It's likely that your process issues are a result of the following Scrum implementation errors:
- You're treating estimation as a team activity, but task performance as a solo activity.
- You're trying to assign ideal hours at the task-performer level, rather than focusing on collaborative estimates at the team level.
Don't do those things. Estimate stories collaboratively, and time-box your stories and tasks rather than spending time on the chimera of task-level precision.
Don't Intermingle Group Estimates with Solo Assignments
You have created a false dichotomy between estimation and task performance. When you ask:
When estimating task hours within a story, should we plan based on the capacity of the person executing the task or on the team's average capacity?
you're violating several interconnected principles of effective Scrum implementations. Specifically:
- Only the task performer can properly estimate his or her own work.
- All work collectively belongs to the team.
- Stories and tasks should never be assigned to an individual.
- The team itself should determine which team members (and it may be more than one at a time!) should be responsible for each task.
- The team should collectively swarm over a story or task that has exceeded its time box.
In other words, the underlying problem is that you're treating estimation as a team activity, but task performance as a solo activity. Don't do that.
Story vs. Task Estimates
You're also creating a false comparison with your estimation practices. Generally, teams collaboratively estimate Product Backlog Items (PBIs) such as user stories, but effective Scrum teams rarely decompose stories below a half-day, and typically don't estimate tasks at all.
While you can certainly find some support in the literature for estimating PBI tasks in ideal hours, doing so is often orthogonal to agile estimation, which relies on statistical averages over time rather than on an artificial (and often misleading) level of precision. Can you really forecast most human-driven tasks accurately enough to justify the overhead of estimating them individually? In the software world, at least, the answer is usually "no."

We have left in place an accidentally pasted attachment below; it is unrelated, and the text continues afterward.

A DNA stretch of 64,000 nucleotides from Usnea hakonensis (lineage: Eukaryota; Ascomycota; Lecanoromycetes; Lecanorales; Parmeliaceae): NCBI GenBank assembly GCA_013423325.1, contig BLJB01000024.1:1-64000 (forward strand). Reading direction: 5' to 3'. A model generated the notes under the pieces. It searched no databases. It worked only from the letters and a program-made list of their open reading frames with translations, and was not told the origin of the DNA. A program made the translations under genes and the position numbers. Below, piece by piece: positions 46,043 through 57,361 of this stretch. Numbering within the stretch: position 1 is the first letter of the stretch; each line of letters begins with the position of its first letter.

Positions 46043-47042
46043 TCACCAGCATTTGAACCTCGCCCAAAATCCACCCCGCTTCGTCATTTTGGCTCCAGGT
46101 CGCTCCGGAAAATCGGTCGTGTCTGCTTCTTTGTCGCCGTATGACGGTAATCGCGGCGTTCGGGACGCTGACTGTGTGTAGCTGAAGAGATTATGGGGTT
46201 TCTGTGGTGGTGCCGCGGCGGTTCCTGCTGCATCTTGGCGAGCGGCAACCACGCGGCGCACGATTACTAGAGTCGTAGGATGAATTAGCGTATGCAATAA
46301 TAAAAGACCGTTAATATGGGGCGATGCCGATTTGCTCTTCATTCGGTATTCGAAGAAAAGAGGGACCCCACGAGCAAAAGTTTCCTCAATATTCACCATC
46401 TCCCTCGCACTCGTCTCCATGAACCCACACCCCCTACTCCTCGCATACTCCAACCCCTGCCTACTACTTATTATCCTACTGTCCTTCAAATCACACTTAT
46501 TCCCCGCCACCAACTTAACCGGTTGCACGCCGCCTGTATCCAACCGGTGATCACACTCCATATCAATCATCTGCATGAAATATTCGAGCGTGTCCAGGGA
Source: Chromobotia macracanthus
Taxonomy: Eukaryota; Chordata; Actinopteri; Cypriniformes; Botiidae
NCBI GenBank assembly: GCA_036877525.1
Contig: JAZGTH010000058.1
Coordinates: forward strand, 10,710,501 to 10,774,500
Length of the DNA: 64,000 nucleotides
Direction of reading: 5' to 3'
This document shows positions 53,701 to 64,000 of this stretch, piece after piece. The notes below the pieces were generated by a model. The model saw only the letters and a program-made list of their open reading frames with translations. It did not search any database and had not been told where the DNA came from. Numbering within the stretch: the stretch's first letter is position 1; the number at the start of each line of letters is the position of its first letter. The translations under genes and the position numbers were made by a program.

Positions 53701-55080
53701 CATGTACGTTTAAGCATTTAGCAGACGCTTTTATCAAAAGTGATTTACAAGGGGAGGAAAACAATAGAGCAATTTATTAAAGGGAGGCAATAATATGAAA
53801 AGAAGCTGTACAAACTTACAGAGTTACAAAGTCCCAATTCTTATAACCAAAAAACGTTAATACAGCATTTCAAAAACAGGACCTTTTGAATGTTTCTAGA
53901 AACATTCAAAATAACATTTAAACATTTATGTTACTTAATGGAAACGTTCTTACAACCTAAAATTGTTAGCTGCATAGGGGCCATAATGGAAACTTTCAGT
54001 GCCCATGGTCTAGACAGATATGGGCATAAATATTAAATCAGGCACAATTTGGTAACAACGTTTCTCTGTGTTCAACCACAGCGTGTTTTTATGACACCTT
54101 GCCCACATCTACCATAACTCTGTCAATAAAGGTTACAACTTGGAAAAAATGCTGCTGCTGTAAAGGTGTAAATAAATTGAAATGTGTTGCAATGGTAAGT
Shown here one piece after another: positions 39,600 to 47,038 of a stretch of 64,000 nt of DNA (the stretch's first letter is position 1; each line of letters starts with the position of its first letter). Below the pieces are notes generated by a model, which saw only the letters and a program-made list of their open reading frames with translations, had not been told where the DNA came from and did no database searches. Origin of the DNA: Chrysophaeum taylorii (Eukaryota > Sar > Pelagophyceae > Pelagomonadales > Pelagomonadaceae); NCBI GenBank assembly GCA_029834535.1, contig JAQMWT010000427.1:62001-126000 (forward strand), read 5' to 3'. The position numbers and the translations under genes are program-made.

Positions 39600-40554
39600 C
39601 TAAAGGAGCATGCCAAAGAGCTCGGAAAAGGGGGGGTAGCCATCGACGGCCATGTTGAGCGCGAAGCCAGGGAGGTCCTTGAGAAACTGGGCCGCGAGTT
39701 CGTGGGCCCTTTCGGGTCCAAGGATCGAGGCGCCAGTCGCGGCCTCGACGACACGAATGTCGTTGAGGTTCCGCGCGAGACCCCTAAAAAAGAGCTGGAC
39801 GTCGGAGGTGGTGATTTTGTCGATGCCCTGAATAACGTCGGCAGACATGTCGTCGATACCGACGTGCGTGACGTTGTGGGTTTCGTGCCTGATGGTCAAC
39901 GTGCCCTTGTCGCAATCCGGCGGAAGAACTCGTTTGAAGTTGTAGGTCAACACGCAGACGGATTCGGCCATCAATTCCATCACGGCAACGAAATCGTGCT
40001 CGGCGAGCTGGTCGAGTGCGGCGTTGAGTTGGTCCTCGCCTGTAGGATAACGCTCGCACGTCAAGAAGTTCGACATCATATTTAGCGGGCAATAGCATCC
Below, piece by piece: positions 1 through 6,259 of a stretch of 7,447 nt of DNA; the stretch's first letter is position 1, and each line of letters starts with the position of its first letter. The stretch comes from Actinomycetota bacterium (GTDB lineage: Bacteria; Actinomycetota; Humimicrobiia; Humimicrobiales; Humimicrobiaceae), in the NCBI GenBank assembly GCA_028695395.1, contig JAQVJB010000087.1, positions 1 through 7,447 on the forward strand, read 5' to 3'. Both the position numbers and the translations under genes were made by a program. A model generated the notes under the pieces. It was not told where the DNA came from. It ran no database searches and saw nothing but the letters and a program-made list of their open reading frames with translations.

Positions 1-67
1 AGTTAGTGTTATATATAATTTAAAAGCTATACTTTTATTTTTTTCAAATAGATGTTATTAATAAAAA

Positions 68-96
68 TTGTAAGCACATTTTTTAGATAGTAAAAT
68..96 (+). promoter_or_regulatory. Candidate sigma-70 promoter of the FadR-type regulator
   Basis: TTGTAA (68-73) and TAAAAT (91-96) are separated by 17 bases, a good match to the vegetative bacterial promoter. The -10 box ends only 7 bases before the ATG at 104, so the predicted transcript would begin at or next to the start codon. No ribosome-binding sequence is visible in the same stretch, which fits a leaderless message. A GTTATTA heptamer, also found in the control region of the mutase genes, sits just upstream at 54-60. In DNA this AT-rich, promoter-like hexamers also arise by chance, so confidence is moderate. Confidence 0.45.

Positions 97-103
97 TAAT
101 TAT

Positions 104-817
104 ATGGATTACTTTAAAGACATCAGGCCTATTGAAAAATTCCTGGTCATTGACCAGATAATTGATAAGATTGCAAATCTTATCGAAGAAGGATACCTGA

In general, you should play planning poker (or use some other team estimation technique) on user stories. Since stories are either done or not-done, there's rarely value in estimating the tasks at all, and almost never as a group.
In the rare edge case where there is some sort of value in estimating individual tasks, you should leverage the daily standup to enable the team to coordinate tasks within a 1-2 day time box. Some examples of this coordination are:
- "I expect to have Task A done by lunchtime."
- "I expect to have Task B done by the standup tomorrow."
- "Alice, will you be able to finish Task C today in time for me to finish Task D?"
- "Bob, you weren't able to complete Task Q yesterday, even though you thought you would. How can the team work together to get it finished today?"
- "We have two days left in the current Sprint, and won't have time to finish Task Z."
Focus on getting stories done at a sustainable pace, rather than on whether specific task-level estimates are precise to two decimal places. When done properly, this will generally improve the overall accuracy of your estimation process, as counterintuitive as that may seem. And even if it doesn't improve accuracy, at least you won't spend an inordinate amount of time trying to assign a fallible level of precision to things.